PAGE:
Mrs. Mayfield's Fifth-Grade Class of '93 20-year Reunion
nytheatre.com q&a preview by Mariah MacCarthy
May 8, 2013
What is your job on this show?
What is your show about?
Part play, part party, in which a group of former classmates (now all pushing thirty) battle for affection, power, and ownership of memories...while jamming to the greatest hits of the nineties.
What type of theater do you like most to work on?
I really only like to do theater that's fun. I don't mean that it has to be a comedy, or that I'll only work with my friends. But if the actual process of rehearsal and performance isn't joyful, I don't see the point. I suppose you could have a dry, all-business creative process and end up with a fantastic product, but imagine how much more fantastic it could be if there was love in the room and people felt that much more invested in the product because they'd invested in each other. I also don't know that I'll ever write a full-length play that's purely comedy and whose purpose is only to delight its audience. Not that I judge those who do write from that place. I love to delight people, but I have agendas, damn it. And the smiles in my plays are generally covering up some kind of darkness. Also, comedy is hard.
Who is more important in the theater: the actor, the playwright, or the director?
The person who leaves their ego at the door in the name of making great art.
Why did you want to write/direct/produce/act in/work on this show?
I've had the idea for a "party play" for awhile, with the audience as fellow guests at the party, and to do it in a real, actual apartment. But I didn't know whose party it was, or who these people were, what kind of party it was, what would happen. I just wanted a party. Eventually I decided, rather than wait around for inspiration to strike, I would assemble some kickass actors that I love and start to create the piece collaboratively, based on what kind of characters they were interested in playing and what they brought to the table. Somewhere along the way I was listening to Arcade Fire and thinking about how Arcade Fire's music sounds like childhood. But not in a happy way or a twee way. In a way that calls to mind regret and pain and the loss of innocence. And I started thinking about those moments in childhood when we lose our innocence. It seems to start around fifth grade, doesn't it? Well, it did for me. So I proposed the idea of an elementary school reunion to my director Leta Tremblay, and she loved it, and we ran with it. We started the rehearsal process with no script. We had some very loose character ideas, some plot points in mind, but other than that we were mystified. We gave the actors some prompts for guided improvs, and I watched them, and some real, weird, lovable characters started emerging. Then I went away for two weeks and wrote like a maniac. The piece is still VERY much in flux. I imagine that some of it will still have to be improvised, because so much of it is simultaneous and I'm not sure we can get it all to time out perfectly (with the limited rehearsal time we have) if we script every single second. But I dig a combination of scripted and improvised action--we had some of that with my last collaboration with Leta, THE FOREPLAY PLAY (another play that takes place in a real apartment), and I think it's fun for the actors and for the audience. Oh, and if you're allergic to audience interaction, never fear...the piece is only as interactive as you want it to be. If you don't want actors talking to you, you get a red nametag. If you do, you get a green nametag. I think audience participation should be safe, sane, and consensual.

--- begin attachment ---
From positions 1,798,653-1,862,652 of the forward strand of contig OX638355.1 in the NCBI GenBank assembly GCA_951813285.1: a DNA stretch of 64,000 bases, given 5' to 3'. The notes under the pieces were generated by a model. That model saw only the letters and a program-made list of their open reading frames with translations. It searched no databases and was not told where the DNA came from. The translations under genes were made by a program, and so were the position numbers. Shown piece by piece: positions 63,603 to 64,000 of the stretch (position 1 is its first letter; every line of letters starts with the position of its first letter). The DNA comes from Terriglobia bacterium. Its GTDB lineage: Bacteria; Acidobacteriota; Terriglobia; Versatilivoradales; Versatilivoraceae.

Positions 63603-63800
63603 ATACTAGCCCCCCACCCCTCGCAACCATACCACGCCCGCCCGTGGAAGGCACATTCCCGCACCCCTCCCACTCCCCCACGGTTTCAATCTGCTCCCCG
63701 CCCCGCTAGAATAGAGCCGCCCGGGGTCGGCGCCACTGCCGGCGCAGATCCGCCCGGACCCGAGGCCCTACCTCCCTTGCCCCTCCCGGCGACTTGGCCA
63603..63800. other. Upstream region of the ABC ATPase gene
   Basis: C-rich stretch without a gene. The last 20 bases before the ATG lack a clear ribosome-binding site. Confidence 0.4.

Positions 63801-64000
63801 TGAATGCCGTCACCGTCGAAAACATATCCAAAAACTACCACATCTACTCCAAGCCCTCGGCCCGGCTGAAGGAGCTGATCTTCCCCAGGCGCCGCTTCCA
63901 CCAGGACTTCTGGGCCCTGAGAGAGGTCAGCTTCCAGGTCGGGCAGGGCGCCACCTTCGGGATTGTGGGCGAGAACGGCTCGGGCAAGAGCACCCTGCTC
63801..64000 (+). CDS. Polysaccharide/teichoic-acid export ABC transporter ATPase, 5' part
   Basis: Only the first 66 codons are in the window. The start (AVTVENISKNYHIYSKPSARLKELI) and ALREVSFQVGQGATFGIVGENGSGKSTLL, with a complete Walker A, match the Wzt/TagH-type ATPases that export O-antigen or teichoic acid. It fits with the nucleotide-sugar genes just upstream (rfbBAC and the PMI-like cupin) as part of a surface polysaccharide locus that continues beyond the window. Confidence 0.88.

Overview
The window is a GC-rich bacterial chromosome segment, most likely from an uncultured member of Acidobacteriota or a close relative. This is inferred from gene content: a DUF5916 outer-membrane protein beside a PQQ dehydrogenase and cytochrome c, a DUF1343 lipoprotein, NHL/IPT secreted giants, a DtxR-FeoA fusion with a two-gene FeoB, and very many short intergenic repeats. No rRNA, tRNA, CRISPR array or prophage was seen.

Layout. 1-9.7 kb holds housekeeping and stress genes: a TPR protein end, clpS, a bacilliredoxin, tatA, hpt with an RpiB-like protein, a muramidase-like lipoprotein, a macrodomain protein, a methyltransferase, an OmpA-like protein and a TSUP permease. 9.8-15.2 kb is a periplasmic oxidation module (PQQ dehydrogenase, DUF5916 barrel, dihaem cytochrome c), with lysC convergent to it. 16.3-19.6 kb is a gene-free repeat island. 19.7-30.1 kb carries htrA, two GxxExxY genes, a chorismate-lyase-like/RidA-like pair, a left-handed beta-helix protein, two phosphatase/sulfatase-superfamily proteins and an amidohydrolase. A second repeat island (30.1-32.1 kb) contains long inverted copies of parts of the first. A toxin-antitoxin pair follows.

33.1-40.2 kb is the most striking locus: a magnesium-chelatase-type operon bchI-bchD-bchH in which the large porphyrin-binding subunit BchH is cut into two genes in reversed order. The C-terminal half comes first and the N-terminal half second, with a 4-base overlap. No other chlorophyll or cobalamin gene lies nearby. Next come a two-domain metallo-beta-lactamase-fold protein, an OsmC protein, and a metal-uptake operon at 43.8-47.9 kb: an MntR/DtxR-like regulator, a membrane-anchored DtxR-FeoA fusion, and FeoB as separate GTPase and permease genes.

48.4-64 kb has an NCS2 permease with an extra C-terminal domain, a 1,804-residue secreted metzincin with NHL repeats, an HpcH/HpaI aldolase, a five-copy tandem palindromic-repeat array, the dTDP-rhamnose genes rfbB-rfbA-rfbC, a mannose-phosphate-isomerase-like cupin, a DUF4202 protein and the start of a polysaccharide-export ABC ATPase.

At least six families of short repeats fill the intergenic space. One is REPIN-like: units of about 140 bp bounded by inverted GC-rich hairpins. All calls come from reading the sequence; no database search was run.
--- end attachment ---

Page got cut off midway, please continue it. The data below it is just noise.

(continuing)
Which famous person would you most like to get a fan letter from: Denzel Washington, Maggie Smith, Ang Lee, Jennifer Lawrence?
Jennifer Lawrence, unquestionably. Maggie Smith is a VERY close second, but...yeah, Jennifer Lawrence. I'd really like to spoon with her. Maybe if she liked me enough to send me a fan letter she'd let me spoon her.
Can theater bring about societal change? Why or why not?
Yes. It can. It does. Maybe in smaller ways than we'd like, but it does. RUINED brought attention to rape in the DRC. THE VAGINA MONOLOGUES got people to confront women's sexuality and violence against women in a new, very active way that has yielded real results and actually made the world safer. And THE AGONY AND THE ECSTASY OF STEVE JOBS played a huge role in getting people to pay attention to labor conditions overseas. But you don't have to be Lynn Nottage or Eve Ensler or Mike Daisey to be making a difference (and none of them were born with the platforms they have now, by the way). Even if your show only plays for twelve performances in a fifty-seat theater, that's 600 people whose minds and hearts you can reach and touch. If you get those people to think about whatever is important to you, then yes, you can change those people, and that's how you change society. In fact, you not only can, you should. That doesn't mean every play should be "political," but remember that having an audience is a gift and a unique opportunity to shift the world in whatever direction you'd like.